A small, dingy room off Zaibunnisa street has little more to offer than just an opening to an alley strewn with heaps of garbage — but this is where painter Syed Qamarul Hassan works passionately from dawn to dusk. Truly gifted, Hassan knows how to sketch, using oil as well as water paints and make paper collage in addition to knowing how to work with pastels.
Hassan, who started to paint and sketch portraits of family members, who had passed away, as a tribute to them, began taking painting classes after migrating from Kanpur in India to Karachi. “When I was about 10 or 11 years old, I used to tag along with my maternal uncle and watch him paint the Karachi Tram. I used to wash his painting brushes,” says Hassan.
A conversation with Hassan along with two of his teachers — Seraj Ahmed and Adam Khan — brought to the fore the miserable state of art (and artists) in Pakistan. “Nobody values art here, it’s only in foreign countries that people appreciate it,” says Khan. To which Ahmed adds, “People are so unaware of art that when you sketch using pencil as the sole medium, they ask, ‘Would you colour it?’. These are the art lovers of our city.”
Further explaining why artists in the country are suffering, Khan adds, “Fraudulent people have entered the field just to make money out of this business of ours. They fetch paintings from here, tell us we are on contract for five years and sell our paintings abroad for thousands of dollars while we only get a measly amount.”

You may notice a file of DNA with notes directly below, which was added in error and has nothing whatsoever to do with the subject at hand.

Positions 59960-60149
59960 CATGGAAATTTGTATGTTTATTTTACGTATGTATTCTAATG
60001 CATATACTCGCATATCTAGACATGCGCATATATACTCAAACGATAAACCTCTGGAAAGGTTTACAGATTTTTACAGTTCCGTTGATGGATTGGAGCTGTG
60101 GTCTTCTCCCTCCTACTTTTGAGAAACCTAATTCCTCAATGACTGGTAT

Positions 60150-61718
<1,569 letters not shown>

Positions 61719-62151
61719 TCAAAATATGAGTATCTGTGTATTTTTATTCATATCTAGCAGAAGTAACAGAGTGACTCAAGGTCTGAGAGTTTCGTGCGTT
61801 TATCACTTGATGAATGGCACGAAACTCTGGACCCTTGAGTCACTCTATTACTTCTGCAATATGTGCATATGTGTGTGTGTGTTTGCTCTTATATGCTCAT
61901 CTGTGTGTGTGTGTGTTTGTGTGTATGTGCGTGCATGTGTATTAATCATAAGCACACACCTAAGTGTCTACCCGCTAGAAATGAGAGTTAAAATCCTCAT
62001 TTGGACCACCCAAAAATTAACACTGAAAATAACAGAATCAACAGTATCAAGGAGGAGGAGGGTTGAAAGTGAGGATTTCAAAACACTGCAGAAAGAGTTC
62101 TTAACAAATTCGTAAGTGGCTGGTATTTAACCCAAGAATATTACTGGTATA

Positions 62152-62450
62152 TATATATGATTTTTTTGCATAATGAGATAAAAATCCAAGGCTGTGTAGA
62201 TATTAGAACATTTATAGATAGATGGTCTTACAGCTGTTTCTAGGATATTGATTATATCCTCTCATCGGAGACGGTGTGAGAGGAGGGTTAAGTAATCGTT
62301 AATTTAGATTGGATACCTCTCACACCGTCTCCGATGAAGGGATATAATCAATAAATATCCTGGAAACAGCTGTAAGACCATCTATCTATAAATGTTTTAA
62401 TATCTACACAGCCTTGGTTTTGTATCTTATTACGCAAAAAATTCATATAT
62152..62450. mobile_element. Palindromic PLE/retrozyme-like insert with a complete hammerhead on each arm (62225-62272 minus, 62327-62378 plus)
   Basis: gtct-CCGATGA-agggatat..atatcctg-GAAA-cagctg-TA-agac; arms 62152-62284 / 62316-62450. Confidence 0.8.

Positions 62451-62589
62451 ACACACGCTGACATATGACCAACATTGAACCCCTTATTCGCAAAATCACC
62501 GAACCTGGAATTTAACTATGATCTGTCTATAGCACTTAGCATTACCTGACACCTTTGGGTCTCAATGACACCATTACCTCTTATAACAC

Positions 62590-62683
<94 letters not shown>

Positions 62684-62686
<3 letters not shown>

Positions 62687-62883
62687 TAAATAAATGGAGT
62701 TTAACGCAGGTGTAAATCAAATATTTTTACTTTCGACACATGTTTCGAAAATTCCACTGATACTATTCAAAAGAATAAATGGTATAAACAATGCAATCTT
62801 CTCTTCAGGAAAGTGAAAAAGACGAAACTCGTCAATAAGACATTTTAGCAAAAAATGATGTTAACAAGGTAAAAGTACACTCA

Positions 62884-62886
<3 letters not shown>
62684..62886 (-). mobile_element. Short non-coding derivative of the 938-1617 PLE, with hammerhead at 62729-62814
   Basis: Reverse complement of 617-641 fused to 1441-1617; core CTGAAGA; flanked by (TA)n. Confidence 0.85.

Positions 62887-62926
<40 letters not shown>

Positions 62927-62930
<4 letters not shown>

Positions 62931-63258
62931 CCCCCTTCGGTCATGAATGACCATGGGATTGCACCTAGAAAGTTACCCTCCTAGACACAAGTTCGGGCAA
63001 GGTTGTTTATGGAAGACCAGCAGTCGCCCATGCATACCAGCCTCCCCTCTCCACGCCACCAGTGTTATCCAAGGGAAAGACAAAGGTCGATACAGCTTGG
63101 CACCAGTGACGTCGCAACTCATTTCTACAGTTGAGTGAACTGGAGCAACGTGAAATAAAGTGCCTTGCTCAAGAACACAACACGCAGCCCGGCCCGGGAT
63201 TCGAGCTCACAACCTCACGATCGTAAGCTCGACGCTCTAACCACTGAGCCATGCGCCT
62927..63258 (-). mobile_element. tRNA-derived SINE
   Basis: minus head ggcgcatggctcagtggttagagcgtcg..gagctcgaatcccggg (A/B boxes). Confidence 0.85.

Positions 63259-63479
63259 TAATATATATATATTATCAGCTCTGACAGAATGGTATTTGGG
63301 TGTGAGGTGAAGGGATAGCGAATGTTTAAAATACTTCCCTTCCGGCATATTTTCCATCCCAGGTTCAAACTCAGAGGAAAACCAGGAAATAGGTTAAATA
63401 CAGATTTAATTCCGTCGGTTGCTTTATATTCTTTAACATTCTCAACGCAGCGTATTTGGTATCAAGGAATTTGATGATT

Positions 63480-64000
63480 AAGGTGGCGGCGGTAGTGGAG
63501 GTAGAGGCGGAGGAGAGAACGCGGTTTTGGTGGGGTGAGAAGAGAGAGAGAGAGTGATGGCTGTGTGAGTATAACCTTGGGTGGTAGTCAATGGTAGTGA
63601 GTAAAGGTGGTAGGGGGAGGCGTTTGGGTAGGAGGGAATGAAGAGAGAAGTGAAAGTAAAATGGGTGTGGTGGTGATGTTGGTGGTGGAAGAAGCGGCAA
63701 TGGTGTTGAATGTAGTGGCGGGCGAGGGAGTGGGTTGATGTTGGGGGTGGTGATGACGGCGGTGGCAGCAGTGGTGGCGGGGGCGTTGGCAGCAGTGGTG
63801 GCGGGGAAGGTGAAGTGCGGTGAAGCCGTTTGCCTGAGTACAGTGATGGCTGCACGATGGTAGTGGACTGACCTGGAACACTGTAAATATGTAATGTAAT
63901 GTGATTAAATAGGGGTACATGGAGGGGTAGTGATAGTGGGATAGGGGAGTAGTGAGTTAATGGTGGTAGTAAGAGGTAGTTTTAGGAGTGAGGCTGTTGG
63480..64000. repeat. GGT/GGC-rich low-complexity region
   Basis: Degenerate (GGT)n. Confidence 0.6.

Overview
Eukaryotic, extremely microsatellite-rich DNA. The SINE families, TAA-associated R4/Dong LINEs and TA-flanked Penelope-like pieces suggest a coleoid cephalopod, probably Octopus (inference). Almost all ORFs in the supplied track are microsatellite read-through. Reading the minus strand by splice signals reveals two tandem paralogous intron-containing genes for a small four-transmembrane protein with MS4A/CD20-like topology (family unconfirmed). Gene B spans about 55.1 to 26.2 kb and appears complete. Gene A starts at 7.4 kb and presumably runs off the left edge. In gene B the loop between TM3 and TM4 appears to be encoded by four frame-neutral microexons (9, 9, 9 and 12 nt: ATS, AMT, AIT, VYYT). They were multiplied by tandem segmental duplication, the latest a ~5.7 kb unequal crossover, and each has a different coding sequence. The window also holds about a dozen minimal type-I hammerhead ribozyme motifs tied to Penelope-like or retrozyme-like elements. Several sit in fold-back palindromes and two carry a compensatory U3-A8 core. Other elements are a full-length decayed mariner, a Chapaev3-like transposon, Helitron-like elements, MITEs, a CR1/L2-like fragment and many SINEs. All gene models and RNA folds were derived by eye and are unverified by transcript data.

A dedicated painter
Hassan has a small room dedicated to portraits of world leaders ranging from Queen Elizabeth II (this was made just before Prince William got married) to a collage portrait of Benazir Bhutto. Additionally, there is also a sketch in pencil of Imam Khomeini. Hassan says, “When I exhibited this portrait at the Arts Council in 2004, people from Khana-e-Farang, Iran, also showed up and even bought one of my portraits.” He also recalls that once Fatima Suraiya Bajia turned up at one such exhibition and bought Anwar Maqsood’s painting.
The artist, who has had the honour of exhibiting his works at the Arts Council, Frere Hall and only recently, at Vision Art Gallery, says, “Painting, for me, is like a drug — I am addicted to it.”
“To pursue painting or any form of art, one should be passionate about it. However, today, artists are dying of hunger and most have vanished from Zaibunnisa street and Zainab Market which was once dotted with artists.” When asked why, he says, “There is no money in this business. Hence, many talented artists have moved to other professions.”
Meanwhile, another painter Islamuddin, an old man whose son is a faculty member at Napa, considers art his “daily diet”. Pre-partition, he was based in Rahwali, a village near New Delhi, India. As a child, Islamuddin started making charcoal portraits of Quaid-e-Azam Muhammad Ali Jinnah on the village walls but upon coming to Pakistan, he opted to work on cinema hoardings when Lollywood was at its peak in the 1960s.
When asked about what made this art form die, he replies sternly, “Digital Panaflex and a high rate of inflation.” At 77, Islamuddin frequently suffers from arthritis pain but he asserts, “Although, I can’t do leg work anymore, I can still do brush work.”
Published in The Express Tribune, December 27th, 2011.
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